Few areas of the world have presented such complex problems of appraisal for socialists as the Horn of Africa in the past three years. Many factors have contributed to this: geographical and cultural inaccessibility; war-time conditions limiting the circulation of individuals and the availability of information; opaque institutional specificities of the political scene in Addis Ababa, Mogadishu and Djibouti; the intersection of national with social conflicts, and of each with shifting international alliances. Amidst many uncertainties, however, two facts are salient and indisputable. First, and of far the greatest significance for the long-run future of the region, is the profundity of the social revolution unleashed in Ethiopia with the overthrow of the imperial dynasty in 1974—a process whose dynamic is still unfolding, yet whose final outcome remains highly unpredictable. Unlike the overwhelming majority of black African states, Ethiopia possessed an age-old feudal aristocracy, of mediaeval privilege and rapacity. The depth of the popular upheaval which finally erupted against it was commensurate with the rigidity of a traditional social hierarchy unknown anywhere else on the continent. Ethiopian politics under the Republic has, for all its military capping, owed its turbulence essentially to the explosive awakening of the rural and urban masses. The trim procedures of rule in Somalia, by contrast, are those of a country with a visibly shallow political experience.

Secondly, it is clear that the Somali régime launched a concerted invasion of Ethiopia in 1977—an enterprise of another order from the prior national conflicts in the region. The ethnic composition of the Ogaden was no different in 1967 or 1970. Yet the tyranny of Haile Selassie never attracted a comparable attack: the rulers of Mogadishu have reserved their irredentist armour for the fledgeling republic that liberated Ethiopia from it. The international result so far is well known. Somalia, once an ally of the ussr, is now firmly tied to Iranian and Saudi interests—indeed is frantically seeking any counter-revolutionary or imperialist backing; while Ethiopia, in Haile Selassie’s day Washington’s best friend in the region, is now fighting for its survival with Soviet and Cuban assistance. Internally, meanwhile, the socio-economic developments which have transformed the old order in Ethiopia have not been adequately charted by Marxists outside the country, nor has its peculiarly intricate political terrain been intelligibly mapped or interpreted; while the form of a comprehensive and socialist solution of the nationalities problem—of which the most serious and intractable remains that of Eritrea—has yet to be determined.

We print below two documents of interest, published in the daily newspaper of the Italian Communist Party Unit`, on the situation in the Horn of Africa. It is explicable that the Italian Left should have been more concerned than that of any other Western country with events in the region. The Italian ruling class after the Risorgimento colonized Somalia and coveted Abyssinia, as it was then known. Its ambitions later culminated in Mussolini’s conquest of Ethiopia in 1935–6 and an Italian occupation which lasted until 1941; while Italian control of Somalia persisted until 1960. In the recent conflict, the pci initially leant towards the Somali government, with whom it had traditionally enjoyed good relations. The dispatch of Gian Carlo Pajetta, the foreign affairs spokesman of the pci—a veteran of the Comintern and a representative of the Left within the party—on a mission of enquiry and mediation to the two countries, has led to a change of emphasis: the interview with Pajetta printed here strikes a more judicious note, and is noteworthy for a new sensitivity to the nature and direction of the social process under way in Ethiopia. The accompanying report by Emilio Amadè of Unit`, another member of the pci delegation, gives a vivid and instructive account of what can be seen even on a short visit to Addis. The initiative of the pci in the Horn is to be welcomed, asn internationalist intervention beyond the potentially provincial horizons suggested by the term ‘Eurocommunism’.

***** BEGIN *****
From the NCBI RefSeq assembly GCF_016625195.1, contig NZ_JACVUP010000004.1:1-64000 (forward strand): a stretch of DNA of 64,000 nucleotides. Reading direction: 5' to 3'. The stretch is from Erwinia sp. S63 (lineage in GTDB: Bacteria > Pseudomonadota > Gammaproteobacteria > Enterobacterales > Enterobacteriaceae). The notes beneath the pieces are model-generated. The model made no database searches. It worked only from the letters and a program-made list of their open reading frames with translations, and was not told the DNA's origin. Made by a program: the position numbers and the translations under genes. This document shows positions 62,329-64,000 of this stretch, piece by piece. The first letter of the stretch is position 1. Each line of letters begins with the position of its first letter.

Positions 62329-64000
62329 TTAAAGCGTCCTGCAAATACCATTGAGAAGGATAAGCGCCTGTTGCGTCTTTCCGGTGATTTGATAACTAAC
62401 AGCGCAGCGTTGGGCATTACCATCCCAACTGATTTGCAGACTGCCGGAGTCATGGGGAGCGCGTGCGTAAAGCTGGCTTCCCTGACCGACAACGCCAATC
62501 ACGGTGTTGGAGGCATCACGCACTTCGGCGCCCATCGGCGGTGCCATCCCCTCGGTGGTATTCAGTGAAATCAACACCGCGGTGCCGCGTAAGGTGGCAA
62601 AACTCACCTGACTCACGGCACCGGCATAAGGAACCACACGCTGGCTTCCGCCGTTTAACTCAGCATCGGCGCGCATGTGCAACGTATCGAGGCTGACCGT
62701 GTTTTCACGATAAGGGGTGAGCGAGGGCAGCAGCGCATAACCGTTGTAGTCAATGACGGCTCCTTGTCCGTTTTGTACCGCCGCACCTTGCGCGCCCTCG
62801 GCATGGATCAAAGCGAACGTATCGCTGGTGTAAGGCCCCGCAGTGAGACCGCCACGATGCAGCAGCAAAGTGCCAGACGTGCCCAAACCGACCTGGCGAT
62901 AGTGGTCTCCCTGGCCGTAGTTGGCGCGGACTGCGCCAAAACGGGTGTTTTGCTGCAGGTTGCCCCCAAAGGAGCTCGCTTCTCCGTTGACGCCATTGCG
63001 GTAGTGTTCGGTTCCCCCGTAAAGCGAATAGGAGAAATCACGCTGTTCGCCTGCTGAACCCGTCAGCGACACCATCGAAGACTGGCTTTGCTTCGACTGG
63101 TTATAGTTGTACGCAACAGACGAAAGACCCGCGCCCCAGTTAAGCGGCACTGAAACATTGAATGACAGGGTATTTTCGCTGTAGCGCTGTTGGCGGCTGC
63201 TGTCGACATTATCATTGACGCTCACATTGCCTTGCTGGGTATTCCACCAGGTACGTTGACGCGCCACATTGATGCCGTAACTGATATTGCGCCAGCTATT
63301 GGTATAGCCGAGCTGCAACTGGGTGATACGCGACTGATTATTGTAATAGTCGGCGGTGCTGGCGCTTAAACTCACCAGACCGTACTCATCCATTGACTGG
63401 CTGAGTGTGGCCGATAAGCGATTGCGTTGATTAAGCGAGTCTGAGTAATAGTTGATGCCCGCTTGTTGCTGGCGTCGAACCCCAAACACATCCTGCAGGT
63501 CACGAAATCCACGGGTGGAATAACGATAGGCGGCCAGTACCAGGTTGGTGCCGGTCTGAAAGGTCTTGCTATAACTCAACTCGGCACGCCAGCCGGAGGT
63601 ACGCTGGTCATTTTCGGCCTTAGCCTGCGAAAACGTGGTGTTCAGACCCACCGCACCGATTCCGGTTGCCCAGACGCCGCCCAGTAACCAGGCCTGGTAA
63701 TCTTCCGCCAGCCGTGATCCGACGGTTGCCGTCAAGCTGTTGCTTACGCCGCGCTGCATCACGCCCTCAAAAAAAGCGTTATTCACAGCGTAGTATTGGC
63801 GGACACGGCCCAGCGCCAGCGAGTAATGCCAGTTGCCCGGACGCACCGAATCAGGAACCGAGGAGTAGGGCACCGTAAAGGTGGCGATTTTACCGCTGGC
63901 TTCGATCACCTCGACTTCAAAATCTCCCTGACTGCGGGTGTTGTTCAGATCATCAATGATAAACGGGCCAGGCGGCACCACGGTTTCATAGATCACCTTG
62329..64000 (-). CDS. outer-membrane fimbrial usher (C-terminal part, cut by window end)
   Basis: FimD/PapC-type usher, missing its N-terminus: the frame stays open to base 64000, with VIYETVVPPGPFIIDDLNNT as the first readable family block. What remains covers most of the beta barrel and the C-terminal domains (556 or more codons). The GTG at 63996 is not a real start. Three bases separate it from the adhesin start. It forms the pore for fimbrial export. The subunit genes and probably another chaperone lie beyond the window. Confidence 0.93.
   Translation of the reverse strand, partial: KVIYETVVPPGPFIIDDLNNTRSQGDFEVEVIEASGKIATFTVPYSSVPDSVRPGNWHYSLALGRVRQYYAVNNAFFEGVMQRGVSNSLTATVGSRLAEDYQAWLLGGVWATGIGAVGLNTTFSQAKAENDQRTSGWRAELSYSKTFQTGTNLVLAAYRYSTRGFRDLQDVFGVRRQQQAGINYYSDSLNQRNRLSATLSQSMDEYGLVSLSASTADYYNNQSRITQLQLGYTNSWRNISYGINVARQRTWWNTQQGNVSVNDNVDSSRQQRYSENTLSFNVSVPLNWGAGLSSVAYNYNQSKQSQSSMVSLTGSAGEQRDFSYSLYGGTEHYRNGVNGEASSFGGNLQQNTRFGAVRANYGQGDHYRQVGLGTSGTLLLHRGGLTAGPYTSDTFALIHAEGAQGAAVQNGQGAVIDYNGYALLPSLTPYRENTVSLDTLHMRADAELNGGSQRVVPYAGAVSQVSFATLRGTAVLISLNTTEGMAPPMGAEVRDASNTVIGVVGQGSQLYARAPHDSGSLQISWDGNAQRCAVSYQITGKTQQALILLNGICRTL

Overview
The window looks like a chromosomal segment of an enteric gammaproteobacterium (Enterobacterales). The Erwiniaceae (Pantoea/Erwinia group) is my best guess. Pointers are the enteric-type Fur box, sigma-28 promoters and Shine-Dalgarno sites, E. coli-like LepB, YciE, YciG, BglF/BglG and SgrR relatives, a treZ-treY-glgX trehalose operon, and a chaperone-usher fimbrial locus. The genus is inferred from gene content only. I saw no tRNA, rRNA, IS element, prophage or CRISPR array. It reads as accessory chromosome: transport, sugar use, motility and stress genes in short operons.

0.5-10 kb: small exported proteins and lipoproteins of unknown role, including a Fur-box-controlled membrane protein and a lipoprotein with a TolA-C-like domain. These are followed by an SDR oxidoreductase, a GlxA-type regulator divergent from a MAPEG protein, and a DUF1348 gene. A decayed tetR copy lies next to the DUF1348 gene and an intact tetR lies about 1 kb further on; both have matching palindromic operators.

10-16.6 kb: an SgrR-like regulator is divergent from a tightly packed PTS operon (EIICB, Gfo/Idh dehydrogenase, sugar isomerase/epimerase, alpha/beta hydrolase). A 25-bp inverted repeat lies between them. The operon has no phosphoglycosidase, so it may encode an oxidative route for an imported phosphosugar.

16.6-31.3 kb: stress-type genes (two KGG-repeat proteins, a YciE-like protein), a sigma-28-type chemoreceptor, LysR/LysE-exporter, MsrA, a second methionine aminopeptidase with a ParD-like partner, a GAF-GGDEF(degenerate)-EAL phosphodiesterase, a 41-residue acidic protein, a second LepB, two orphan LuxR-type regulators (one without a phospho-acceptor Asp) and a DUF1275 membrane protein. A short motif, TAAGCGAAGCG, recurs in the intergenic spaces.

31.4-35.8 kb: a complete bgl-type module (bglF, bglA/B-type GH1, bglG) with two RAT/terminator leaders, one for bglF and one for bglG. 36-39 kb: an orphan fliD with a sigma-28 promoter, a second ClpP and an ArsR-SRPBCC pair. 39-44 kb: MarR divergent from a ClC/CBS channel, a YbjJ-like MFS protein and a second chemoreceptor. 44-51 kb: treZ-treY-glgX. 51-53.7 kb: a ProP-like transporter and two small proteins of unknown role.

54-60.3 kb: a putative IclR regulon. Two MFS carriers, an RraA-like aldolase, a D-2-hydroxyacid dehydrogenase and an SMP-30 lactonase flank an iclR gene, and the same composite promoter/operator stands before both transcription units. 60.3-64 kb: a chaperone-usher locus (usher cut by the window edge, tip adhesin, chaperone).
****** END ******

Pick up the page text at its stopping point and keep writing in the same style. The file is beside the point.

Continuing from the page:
The course of events in the Horn of Africa poses two problems for revolutionary socialists elsewhere. The first is to assess the stage which the class struggle, and the institutional forms it has thrown up, have reached in Ethiopia—to assess the point at which they could be said to have moved qualitatively further against capitalism and its state machinery than, say, in Algeria under Ben Bella or Portugal under Gonçalves. The second is to define a just and reasonable position on the national question, in its regional context, without accommodation to any form of chauvinist intransigence. The two texts presented here are intended to assist this necessary process of clarification.